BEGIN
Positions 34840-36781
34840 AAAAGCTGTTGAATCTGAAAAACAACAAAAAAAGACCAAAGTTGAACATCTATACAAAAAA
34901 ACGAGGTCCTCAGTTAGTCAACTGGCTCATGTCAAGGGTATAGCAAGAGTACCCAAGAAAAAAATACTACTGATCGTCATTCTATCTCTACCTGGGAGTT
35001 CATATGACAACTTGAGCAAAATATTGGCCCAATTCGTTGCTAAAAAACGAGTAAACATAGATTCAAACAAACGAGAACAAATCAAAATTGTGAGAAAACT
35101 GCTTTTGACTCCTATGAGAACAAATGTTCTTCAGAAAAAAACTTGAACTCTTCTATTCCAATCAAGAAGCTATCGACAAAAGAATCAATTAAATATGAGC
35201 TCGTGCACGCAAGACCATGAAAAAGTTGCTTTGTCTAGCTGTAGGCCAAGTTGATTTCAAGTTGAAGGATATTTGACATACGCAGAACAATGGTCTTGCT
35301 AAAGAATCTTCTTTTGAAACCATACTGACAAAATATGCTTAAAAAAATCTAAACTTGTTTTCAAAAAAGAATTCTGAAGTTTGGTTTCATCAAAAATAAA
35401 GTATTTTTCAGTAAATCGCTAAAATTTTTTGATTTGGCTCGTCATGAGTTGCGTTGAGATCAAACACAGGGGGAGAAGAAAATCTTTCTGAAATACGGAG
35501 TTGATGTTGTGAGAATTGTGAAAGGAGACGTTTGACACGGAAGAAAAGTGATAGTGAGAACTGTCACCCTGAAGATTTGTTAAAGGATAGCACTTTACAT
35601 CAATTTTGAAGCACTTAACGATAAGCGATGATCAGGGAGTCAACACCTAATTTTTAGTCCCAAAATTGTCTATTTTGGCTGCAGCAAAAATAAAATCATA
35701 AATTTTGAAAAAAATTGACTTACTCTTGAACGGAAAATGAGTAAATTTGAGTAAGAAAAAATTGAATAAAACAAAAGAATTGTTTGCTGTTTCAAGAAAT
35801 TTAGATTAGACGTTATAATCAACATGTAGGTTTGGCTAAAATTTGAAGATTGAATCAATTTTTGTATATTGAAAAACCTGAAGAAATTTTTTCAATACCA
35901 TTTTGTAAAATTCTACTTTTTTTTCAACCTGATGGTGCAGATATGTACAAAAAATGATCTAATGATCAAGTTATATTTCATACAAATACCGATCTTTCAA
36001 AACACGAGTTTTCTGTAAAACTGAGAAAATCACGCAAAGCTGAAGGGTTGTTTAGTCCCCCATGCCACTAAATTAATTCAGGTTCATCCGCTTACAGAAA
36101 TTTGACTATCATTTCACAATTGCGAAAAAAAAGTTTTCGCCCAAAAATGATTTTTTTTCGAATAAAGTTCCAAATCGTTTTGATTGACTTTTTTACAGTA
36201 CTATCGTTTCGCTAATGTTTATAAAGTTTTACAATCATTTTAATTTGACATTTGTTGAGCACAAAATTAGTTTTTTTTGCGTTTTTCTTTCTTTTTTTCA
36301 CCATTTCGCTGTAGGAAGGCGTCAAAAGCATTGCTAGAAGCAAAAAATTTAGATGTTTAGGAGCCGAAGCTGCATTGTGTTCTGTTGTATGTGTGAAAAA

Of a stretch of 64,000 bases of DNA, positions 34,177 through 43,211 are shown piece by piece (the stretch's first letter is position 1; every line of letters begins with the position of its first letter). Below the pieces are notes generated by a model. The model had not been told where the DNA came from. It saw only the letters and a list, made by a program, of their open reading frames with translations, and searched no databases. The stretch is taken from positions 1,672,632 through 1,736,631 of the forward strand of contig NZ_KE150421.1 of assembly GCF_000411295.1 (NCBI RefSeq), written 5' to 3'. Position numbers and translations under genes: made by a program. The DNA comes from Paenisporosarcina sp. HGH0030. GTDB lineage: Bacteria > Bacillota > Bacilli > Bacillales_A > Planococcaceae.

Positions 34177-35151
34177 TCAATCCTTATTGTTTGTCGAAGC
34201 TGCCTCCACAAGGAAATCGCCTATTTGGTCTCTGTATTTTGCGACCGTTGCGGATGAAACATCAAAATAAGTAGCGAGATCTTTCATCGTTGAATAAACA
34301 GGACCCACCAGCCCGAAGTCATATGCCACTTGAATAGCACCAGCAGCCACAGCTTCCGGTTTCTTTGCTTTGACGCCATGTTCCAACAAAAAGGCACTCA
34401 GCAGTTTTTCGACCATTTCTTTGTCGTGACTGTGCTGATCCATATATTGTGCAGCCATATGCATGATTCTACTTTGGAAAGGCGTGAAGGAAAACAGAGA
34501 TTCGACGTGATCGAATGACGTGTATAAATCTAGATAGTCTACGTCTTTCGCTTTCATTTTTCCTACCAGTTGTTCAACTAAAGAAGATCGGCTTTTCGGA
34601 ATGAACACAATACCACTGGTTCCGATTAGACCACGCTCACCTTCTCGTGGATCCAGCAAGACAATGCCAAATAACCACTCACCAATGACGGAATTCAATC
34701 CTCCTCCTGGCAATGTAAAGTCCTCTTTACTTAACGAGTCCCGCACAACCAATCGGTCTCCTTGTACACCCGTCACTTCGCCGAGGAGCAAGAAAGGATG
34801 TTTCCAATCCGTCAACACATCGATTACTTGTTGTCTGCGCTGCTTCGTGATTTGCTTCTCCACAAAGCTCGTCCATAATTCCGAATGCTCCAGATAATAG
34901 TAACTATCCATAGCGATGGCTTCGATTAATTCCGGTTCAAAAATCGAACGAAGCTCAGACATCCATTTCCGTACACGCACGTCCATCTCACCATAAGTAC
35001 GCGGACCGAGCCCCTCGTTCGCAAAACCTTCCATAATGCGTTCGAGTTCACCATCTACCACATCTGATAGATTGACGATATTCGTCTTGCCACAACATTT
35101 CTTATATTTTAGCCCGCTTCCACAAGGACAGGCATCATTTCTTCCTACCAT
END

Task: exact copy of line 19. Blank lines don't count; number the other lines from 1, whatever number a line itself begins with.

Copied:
Positions 34177-35151